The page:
I finally opted to spend the money on an Apple Extreme Base Station after I calculated all the lost time and energy spent messing with the Linksys equipment. As one would expect, the Apple base station is a relative snap to configure, it works well with both regular and Airport Extreme cards, and you can use an Airport Express to extend the range of your wireless LAN. Wireless printer sharing is also a nice feature; I currently have an inkjet and 10 year old Apple LaserWriter 360 available to all the Macs on my network. (As far as I know, Linksys and most other third-party routers do not allow printer sharing when using Macs, so be sure to check if you plan on using this feature.) Enabling WEP and/or WPA encyrption is not a problem. And unlike the Linksys, I have not had a single dropped connection or a need to reset the base station since I purchased it months ago.

Spending less money up-front may be more important to you and you may not value your time very highly. If so, then by all means purchase a Linksys. Otherwise, an Apple or a more compatible alternative is likely to be your best bet.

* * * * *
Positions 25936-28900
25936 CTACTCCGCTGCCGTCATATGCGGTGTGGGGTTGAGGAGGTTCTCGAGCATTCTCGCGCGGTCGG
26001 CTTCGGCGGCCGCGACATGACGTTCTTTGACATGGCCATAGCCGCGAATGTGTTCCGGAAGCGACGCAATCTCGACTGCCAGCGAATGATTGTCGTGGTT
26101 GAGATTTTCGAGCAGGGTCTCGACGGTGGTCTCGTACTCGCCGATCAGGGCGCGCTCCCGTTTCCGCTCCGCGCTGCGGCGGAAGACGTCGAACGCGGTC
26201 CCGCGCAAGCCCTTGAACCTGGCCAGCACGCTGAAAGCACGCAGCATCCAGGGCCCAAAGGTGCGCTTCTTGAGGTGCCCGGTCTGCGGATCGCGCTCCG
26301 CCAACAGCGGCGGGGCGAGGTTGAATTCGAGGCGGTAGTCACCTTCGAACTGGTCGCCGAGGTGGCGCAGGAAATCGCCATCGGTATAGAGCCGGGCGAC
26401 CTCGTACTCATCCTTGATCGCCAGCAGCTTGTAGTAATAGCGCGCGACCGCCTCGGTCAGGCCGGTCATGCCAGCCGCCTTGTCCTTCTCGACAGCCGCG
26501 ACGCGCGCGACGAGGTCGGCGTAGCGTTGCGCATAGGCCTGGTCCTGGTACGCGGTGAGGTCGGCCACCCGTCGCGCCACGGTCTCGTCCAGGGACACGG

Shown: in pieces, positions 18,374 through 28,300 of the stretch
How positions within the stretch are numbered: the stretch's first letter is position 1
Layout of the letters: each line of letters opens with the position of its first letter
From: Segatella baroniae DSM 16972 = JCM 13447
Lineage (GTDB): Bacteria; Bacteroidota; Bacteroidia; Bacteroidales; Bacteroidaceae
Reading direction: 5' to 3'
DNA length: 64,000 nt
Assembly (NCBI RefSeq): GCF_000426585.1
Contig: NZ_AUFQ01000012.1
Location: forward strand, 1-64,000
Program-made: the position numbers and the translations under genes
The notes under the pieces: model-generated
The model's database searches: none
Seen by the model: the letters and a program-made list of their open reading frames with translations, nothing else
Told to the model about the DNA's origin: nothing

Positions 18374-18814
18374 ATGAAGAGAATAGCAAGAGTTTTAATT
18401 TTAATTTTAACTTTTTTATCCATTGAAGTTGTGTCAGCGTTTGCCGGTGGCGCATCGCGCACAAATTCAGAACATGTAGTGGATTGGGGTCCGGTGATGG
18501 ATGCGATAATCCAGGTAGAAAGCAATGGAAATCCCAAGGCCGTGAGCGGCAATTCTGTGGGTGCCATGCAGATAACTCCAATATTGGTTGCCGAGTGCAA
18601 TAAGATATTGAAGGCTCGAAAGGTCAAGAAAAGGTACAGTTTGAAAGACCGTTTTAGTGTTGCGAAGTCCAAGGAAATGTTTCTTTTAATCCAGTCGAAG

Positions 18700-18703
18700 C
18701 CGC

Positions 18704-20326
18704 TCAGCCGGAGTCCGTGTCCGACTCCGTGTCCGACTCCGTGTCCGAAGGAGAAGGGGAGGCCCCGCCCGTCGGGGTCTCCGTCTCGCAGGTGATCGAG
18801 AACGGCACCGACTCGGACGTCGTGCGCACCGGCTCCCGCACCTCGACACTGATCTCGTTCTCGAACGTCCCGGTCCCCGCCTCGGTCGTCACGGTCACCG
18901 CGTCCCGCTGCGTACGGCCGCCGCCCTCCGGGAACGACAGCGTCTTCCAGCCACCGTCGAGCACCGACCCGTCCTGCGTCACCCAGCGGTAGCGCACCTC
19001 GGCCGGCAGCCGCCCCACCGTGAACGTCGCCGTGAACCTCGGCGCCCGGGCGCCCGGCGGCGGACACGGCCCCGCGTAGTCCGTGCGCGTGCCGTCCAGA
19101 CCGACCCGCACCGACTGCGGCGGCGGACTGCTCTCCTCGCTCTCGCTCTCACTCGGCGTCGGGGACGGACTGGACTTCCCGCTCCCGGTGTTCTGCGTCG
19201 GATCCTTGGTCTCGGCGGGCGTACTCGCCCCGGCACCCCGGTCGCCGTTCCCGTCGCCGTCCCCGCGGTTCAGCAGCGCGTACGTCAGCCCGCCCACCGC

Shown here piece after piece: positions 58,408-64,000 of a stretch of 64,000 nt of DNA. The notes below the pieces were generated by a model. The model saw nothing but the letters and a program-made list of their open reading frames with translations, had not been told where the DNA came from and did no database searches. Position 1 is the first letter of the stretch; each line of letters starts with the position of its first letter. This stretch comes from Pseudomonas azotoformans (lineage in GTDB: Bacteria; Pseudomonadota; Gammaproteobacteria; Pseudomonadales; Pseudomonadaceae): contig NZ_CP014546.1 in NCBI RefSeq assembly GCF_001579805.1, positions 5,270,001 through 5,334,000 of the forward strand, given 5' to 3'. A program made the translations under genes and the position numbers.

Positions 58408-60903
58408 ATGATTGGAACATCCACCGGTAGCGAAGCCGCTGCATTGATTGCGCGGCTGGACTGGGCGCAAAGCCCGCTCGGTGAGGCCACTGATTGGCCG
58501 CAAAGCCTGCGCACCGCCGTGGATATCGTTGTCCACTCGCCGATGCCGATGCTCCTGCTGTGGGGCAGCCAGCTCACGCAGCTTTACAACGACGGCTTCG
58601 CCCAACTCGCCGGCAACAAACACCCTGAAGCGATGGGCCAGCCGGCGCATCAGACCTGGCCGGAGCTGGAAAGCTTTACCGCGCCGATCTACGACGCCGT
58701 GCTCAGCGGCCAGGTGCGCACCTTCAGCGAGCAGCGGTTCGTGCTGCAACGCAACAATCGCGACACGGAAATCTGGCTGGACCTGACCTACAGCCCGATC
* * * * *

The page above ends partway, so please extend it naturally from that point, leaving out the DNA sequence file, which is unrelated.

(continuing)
( Last edited by Mojo; Mar 29, 2005 at 07:43 PM. )
     
JDubb108  (op)
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Mar 29, 2005, 08:57 PM
 
Originally posted by Mojo:
I have owned two different Linksys wireless gateways/routers. The first thing to keep in mind is that Linksys does not provide support to Mac owners, so unless you happen upon a Linksys tech support person who knows something about Macs, you will be on your own.
It may not be an issue if you know what you are doing and all goes well, but the lack of support may come back to bite you should you run into problems.

I never felt very good about giving my money to a company that refuses to support Macs (and seems to be proud of it) but I was beguiled by the price difference...